In vain did LALLA Rookh try to soften this inexorable critic; in vain did she resort to her most eloquent common-places, -- reminding him that poets were a timid and sensitive race, whose sweetness was not to be drawn forth, like that of the fragrant grass near the Ganges, by crushing and trampling upon them; 201 — that severity often extinguished every chance of the perfection which it demanded ; and that, after all, perfection was like the Mountain of the Talisman, one had ever yet reached its summit.202 Neither these gentle axioms, nor the still gentler looks with which they were inculcated, could lower for one instant the elevation of FADLADEEN'S eyebrows, or charm him into anything like encouragement, or even toleration of her poet. Toleration, indeed, was not among the weaknesses of FADLADEEN :- he carried the same spirit into matters of poetry and of religion, and, though little versed in the beauties or sub

no

limities of either, was a perfect master of the art of persecution in both. His zeal was the same, too, in either pursuit; whether the game before him was pagans or poetasters, — worshippers of cows, or writers of epics.

They had now arrived at the splendid city of Lahore, whose mausoleums and shrines, magnificent and numberless, where Death appeared to share equal honors with Heaven, would have powerfully affected the heart and imagination of LALLA Rookh, if feelings inore of this earth had not taken entire possession of her already. She was here met by messengers, despatched from Cashmere, who informed her that the King had arrived in the Valley, and was himself superintending the sumptuous preparations that were then making in the Saloons of the Shalimar for her reception. The chill she felt on receiving this intelligence, - which to a bride whose heart was free and light would have brought only images of affection and pleasure, - convinced her that her peace was gone forever, and that she was in love, irretrievably in lo with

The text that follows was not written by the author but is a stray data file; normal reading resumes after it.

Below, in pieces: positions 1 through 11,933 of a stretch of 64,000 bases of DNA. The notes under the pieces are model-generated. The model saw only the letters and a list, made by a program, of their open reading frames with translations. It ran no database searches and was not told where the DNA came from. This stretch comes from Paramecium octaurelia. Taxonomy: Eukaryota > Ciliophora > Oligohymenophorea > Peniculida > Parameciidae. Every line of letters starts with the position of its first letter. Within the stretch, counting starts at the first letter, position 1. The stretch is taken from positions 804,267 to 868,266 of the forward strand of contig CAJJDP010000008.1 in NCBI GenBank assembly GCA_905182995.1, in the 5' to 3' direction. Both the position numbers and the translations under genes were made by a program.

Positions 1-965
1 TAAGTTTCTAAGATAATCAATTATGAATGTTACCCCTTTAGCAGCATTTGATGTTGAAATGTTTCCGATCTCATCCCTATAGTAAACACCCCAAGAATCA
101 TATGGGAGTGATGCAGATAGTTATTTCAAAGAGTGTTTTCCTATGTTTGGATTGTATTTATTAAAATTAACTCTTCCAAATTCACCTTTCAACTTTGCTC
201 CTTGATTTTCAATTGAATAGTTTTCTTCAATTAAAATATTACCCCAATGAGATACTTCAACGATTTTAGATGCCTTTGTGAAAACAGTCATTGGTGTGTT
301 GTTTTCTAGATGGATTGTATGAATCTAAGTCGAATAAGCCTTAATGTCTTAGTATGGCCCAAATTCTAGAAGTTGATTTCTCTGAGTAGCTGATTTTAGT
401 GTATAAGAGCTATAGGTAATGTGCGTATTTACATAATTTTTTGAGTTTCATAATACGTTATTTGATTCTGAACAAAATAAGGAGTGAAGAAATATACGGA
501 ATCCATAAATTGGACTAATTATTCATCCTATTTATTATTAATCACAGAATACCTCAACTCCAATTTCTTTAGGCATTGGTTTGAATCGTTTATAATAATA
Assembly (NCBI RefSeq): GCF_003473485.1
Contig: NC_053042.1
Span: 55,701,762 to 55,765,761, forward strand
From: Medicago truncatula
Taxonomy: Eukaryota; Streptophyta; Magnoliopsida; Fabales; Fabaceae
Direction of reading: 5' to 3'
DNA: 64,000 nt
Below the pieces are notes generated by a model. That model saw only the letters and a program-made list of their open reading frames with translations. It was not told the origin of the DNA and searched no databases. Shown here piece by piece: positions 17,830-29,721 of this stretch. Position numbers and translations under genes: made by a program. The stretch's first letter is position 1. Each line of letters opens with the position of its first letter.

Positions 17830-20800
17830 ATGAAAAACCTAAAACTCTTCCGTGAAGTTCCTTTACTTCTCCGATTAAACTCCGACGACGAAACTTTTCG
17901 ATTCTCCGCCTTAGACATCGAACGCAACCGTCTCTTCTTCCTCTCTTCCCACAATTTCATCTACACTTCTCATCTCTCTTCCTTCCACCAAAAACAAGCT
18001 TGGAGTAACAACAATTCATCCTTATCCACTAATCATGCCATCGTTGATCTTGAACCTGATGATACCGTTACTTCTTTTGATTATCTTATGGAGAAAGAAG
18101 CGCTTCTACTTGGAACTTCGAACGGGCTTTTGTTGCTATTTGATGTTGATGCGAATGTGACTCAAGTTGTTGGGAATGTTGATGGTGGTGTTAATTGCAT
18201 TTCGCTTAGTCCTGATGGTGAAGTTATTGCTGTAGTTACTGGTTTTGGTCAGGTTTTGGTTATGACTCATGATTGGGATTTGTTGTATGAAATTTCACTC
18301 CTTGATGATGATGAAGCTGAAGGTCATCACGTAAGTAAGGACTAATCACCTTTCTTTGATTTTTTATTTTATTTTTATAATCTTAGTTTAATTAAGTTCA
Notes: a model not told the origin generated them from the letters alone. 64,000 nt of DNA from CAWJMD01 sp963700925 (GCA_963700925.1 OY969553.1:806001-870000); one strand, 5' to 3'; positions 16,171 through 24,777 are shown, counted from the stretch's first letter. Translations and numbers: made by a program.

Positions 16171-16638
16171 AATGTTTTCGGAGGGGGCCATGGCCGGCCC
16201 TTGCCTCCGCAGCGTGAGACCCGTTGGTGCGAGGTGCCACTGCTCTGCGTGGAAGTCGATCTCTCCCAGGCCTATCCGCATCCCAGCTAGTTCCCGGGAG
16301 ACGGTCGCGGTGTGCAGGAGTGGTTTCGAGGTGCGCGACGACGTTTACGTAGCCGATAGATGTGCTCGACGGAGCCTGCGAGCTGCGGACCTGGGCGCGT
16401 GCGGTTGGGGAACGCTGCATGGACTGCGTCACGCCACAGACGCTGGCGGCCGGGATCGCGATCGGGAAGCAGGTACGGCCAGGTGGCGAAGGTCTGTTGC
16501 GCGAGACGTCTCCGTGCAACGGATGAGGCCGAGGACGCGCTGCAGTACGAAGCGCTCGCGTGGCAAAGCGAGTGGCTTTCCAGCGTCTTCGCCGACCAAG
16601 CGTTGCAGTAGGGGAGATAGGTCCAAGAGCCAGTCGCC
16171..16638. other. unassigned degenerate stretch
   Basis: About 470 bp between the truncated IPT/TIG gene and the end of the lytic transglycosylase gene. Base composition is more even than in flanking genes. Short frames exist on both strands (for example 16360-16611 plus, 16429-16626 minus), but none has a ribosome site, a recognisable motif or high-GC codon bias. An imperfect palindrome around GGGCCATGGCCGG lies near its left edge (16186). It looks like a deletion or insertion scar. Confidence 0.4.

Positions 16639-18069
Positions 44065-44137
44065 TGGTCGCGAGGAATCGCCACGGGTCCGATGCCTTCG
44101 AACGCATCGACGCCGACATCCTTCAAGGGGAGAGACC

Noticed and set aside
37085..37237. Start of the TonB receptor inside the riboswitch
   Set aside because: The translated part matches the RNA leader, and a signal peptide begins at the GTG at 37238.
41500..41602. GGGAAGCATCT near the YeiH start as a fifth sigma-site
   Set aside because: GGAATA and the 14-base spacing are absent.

FERAMORZ. The veil had fallen off in which this passion at first disguises itself, and to know that she loved was now as painful as to love without knowing it had been delicious. FERAMORZ, too, - what misery would be his, if the sweet hours of intercourse so imprudently allowed them should have stolen into his heart the same fatal fascination as into hers; — if, notwithstanding her rank, and the modest homage he always paid to it, even he should have yielded to the influence of those long and happy interviews, where music, poetry, the delightful scenes of nature, - all had tended to bring their hearts close together, and to waken by every means that too ready passion, which often, like the young of the desert-bird, is warmed into life by the eyes alone ! 203 She saw but one way to preserve herself from being culpable as well as unhappy, and this, however painful, she was resolved to adopt. FERAMORZ must no more be admitted to her presence. To have strayed so far into the dangerous labyrinth was wrong, but to linger in it, while the clew was yet in her hand, would be criminal. Though the heart she had to offer to the King of Bucharia might be cold and broken, it should at least be pure; and she must only endeavor to forget the short dream of happiness she had enjoyed, like that Arabian shepherd, who, in wandering into the wilderness, caught a glimpse of the Gardens of Irem, and then lost them again forever ! 204

young

The arrival of the young Bride at Lahore was celebrated in the most enthusiastic manner. The Rajas and Om ras in her train, who had kept at a certain distance during the journey, and never encamped nearer to the Princess than was strictly necessary for her safeguard, here rode in splendid cavalcade through the city, and distributed the most costly presents to the crowd. Engines were erected in all the squares, which cast forth showers of confectionery among the people; while the artisans, in chariots 205 adorned with tinsel and flying streamers, exhibited the badges of their respective trades through the streets. Such brilliant displays of life and pageantry among the palaces, and domes, and gilded minarets of Lahore, made the city altogether like a place of enchantinent; - particularly on the day when LALLA Rookh set out again upon her journey, when she was accompanied to the gate by all the fairest and richest of the nobility, and rode along between ranks of beautiful boys and girls, who kept waving over their heads plates of gold and silver flowers,206 and then threw them around to be gathered by the populace.